There have been a lot of phrases bandied about in recent weeks that would have been unthinkable just a short while ago (like ‘illegal diner party’, for example) and some that have been around for a while but are now enjoying an extended moment in the sun. One of these latter phrases is ‘the new normal’, and business sectors that are making the best job of adapting to the reality of the world since the arrival of COVID-19 are the ones that will find a way to prosper despite the adversity and support the Australian economy while doing so.
So which sectors are adapting, and how are they doing it?
The Federal, Queensland, New South Wales and Victorian governments have all declared that infrastructure projects and construction generally are essential services. Construction of the Queen’s Wharf in Brisbane is continuing without interruption, and there are many other major projects in the pipeline. Permitted working hours on some sites have been temporarily extended, in an effort to support the industry. At the same time, groups representing both employers and unions have expressed concerns about the health and safety of the workforce, and have united in urging that guidelines be adhered to, covering strict hygiene practices, social distancing and separation of workers on meal breaks. The Master Builders Association has produced a COVID-19 Best Practice Guide for building and construction.
The Australian manufacturing sector is also staking its claim to be considered an essential service. Over 1500 companies have stepped up to the plate in the COVID-19 Manufacturer Response, declaring themselves ready, for example, to switch to making face masks, hospital beds, portable buildings, sanitiser, ventilators and more. And that’s not counting the heroic efforts of manufacturers of toilet paper, tissues and paper towels, and many food products, in the face of retail shortages caused by panic buying.
The pandemic has also re-ignited calls for Australia to become more self-sufficient in manufacturing in the future, instead of relying on imports. Once this is over and global supply chains are re-assessed, there could be many new opportunities in the manufacturing sector.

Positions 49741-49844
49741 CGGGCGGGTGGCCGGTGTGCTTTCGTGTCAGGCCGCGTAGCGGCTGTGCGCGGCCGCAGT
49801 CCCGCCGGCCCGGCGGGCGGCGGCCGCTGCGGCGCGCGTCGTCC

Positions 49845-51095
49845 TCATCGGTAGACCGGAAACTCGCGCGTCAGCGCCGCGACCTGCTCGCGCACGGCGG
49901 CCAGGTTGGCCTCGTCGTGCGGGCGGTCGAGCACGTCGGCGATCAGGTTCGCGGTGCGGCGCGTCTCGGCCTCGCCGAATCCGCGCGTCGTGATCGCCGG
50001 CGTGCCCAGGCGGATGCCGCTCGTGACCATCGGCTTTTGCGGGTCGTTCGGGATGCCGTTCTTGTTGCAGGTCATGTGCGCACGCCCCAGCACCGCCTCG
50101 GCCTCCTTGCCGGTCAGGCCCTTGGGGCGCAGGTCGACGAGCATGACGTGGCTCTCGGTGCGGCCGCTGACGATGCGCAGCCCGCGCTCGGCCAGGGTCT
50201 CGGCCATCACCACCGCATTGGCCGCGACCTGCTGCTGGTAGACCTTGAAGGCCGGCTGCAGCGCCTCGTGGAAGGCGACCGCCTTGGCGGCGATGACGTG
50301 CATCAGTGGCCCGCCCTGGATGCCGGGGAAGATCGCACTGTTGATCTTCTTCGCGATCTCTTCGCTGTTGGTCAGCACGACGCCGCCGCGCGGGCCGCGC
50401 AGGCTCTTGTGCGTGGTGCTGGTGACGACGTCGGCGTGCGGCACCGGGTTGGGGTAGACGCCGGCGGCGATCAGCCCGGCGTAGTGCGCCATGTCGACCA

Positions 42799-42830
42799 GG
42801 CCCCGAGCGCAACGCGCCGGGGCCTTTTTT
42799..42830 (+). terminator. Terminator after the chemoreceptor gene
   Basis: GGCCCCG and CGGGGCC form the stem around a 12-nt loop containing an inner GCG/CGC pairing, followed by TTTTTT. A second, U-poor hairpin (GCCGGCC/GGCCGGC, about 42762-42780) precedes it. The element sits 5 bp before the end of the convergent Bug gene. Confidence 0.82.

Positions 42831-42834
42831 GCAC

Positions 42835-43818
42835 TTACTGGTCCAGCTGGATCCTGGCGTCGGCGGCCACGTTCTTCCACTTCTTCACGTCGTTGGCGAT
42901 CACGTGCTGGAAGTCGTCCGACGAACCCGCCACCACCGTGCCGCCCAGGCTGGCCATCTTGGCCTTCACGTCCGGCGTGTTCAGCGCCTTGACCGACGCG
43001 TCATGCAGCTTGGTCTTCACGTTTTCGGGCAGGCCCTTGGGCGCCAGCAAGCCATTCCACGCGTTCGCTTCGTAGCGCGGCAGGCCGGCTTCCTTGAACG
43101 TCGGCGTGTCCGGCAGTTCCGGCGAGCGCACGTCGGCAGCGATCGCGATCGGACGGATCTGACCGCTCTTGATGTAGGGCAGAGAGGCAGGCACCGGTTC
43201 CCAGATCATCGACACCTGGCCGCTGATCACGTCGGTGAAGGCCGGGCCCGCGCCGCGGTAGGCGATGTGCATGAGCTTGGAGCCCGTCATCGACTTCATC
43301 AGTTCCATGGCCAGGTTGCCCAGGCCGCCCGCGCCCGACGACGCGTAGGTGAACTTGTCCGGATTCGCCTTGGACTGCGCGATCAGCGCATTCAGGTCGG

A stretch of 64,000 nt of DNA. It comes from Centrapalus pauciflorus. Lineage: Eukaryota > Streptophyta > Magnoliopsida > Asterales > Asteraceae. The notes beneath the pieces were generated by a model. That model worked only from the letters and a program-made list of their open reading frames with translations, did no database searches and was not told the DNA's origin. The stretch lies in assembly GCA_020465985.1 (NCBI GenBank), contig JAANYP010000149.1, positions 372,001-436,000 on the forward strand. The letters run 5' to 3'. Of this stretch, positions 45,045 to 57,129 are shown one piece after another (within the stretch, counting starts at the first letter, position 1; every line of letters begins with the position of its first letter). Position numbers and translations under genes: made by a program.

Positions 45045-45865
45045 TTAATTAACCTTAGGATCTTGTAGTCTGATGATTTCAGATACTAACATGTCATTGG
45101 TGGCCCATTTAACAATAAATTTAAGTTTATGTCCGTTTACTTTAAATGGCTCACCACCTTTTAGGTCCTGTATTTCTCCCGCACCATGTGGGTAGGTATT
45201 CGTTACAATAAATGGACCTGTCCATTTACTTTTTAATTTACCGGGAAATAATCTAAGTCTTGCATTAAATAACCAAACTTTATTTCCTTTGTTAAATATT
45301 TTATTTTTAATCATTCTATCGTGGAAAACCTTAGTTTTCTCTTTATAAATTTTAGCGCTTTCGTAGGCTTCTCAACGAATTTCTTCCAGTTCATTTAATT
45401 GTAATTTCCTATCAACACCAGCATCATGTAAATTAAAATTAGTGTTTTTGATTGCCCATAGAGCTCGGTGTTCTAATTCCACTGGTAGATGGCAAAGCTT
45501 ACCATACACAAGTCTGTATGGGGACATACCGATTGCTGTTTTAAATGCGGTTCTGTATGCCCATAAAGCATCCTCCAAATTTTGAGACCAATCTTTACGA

Australian farmers have recently come through both drought and bushfires. And now that rains have eased the drought in many areas, they’re telling the public, “We’ve got your back” during the COVID-19 crisis. They’re reassuring consumers that they can produce enough high-quality food locally to feed 75 million people, even though our population is only 25 million. The demand for local produce has certainly increased and is likely to be sustained while consumers look to boost their immunity with fresh fruit and vegetables, probably long after the lockdown is a distant memory.
Meanwhile, the government has rolled out a $110 million support package to airfreight fresh produce to key international markets, now that cargo space in passenger flights is no longer available. Additionally, there will be a $10 million waiver of fishery fees and a $50 million boost to the existing exports grant program.
Transport and logistics
Australia is relying heavily on truckies to keep on rolling during the crisis, delivering food supplies, essential materials and equipment to keep industries operating, and vital medical items. As a result, the transport and logistics sector is particularly strong and needs to expand its workforce. The federal government has launched an online portal, Jobs Hub, listing all job opportunities currently available in transport and logistics, along with other sectors showing increased demand. It’s a resource able to be used by both transport businesses (to list vacancies) and jobseekers.
Essential services will see us through In times of adversity, these essential services continue to support the economy and keep Australians working. While most of us are still struggling with ‘the new normal’, small and medium construction, manufacturing, agricultural and transport businesses are adapting and performing as never before.